• Defining our boundaries. We can see our boundaries either as fortress walls, or more helpfully as places where creative exchange happens and collaborative potential can be released. We need boundaries but living creatures and living systems work best when their boundaries are permeable, flexible and evolving. And rich exchange that is the essence of relationship happens at the boundaries. Where we learn, receive, give, love, sense, experience, play and evolve. This requires sensitivity and constant rich and multi-level communication and negotiation/co-ordination.

Partly because there are so many possibilities for how things can emerge, this is a constant evolving emergent process requiring creative influence from us all to contribute, experimenting in finding ways that work both for ourselves and for others in complex and ever changing circumstances. Nature benefits from diversity. It brings different strengths and contributions and that builds resilience in an eco system with everyone playing a part.

Increasingly across society we have not valued this rich connectivity and under-invested in the exchange. Things don’t work when we are individualistic, controlling and living in strongholds. This creates the human cost of isolation, disenfranchisement, poverty, which are cancerous patterns in both humans and organisations.

This constant dance of creativity and re-balancing works through rich communication and exchanges that work multi-way. If we can reclaim this for ourselves and those around us we can release our full creative majesty and wonder and build a world where all can flourish.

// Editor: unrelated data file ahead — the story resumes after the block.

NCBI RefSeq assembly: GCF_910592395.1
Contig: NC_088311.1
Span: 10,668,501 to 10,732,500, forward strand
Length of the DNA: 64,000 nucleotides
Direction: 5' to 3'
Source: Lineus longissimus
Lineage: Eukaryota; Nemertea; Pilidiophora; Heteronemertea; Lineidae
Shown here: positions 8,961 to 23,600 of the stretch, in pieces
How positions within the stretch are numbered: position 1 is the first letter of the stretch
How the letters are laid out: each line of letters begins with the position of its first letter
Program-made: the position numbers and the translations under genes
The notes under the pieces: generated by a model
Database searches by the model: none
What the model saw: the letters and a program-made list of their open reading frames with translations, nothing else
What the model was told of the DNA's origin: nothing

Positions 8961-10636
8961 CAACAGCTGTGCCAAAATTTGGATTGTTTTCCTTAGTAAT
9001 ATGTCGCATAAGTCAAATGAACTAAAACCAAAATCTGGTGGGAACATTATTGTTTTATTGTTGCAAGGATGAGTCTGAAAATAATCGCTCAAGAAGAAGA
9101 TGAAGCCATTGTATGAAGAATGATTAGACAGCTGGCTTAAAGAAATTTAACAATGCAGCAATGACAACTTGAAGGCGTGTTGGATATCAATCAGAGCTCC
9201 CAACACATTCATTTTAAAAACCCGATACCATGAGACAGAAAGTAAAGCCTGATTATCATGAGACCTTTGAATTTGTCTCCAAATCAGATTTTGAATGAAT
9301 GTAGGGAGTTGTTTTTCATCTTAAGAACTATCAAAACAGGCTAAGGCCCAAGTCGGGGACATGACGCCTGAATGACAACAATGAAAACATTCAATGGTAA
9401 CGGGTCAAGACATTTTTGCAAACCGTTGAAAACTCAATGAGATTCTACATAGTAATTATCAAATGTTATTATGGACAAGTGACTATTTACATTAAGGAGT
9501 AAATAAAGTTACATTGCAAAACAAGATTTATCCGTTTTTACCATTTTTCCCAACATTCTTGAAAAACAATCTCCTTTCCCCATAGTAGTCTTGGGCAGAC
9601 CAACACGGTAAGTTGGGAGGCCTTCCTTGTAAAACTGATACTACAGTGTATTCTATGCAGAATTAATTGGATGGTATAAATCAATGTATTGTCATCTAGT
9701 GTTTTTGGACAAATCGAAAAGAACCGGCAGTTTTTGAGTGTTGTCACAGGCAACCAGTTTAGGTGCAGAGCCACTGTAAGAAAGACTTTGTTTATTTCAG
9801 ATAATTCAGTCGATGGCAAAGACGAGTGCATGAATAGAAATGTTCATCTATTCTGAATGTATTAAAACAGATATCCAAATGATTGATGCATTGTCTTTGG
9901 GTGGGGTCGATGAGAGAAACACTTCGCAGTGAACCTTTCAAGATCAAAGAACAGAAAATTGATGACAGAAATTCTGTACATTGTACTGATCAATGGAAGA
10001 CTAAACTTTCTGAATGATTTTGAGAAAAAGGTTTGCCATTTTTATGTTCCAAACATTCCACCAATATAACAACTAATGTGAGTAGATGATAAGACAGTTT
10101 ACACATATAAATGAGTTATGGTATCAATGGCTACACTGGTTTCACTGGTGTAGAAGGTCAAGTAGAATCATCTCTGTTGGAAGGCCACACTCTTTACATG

As well as being just the way it works for the best - to value creative influence rather than control - there is an additional sweet bonus that accompanies the shift. With letting go of control comes flow. And with flow comes peak experience. Love is a phenomenon that disappears if we control it or the other.

In my next blog I plan to explore ways in which we might make the shift from wanting to be in control to the higher aspiration to live in a way where all can flourish.


I can see the advantages of flow in our approach to life when I teach people to ski. At first I often see stress and anxiety on their faces when they try to control the flow of their skis over the snow, with every muscle straining, anxiety etched across the face. But when I introduce them, on a safe slope to letting their skis fly over the snow and first gliding naturally to a halt on the flat, they feel the freedom and joy that comes with flow. As they learn to let the natural forces of turning gently check their speed in a way where their muscles are relaxed, they become open-handed, can see again, sense again, respond freely and fluidly – and it’s great!

Esther Ridsdale’s passion is working with people to tune in to the bigger picture and respond to challenges and opportunities in ways that have a positive and life-enhancing impact. Founding convenor of the Civil Society Forum, she brings 20 years experience running collaborative organisational delivery and performance improvement initiatives as a manager and consultant across the private, public, voluntary and community sectors. Esther works was a coach, organiser, facilitator, consultant, trainer and social activist. She is an accredited human systems dynamics practitioner, and as a personal coach, co-leader of retreats, youth and outdoor leader, she also works to support groups to tap into their individual and combined potential in all areas of their lives. esther.ridsdale@civilsocietyforum.net +44 (0)780 243 0246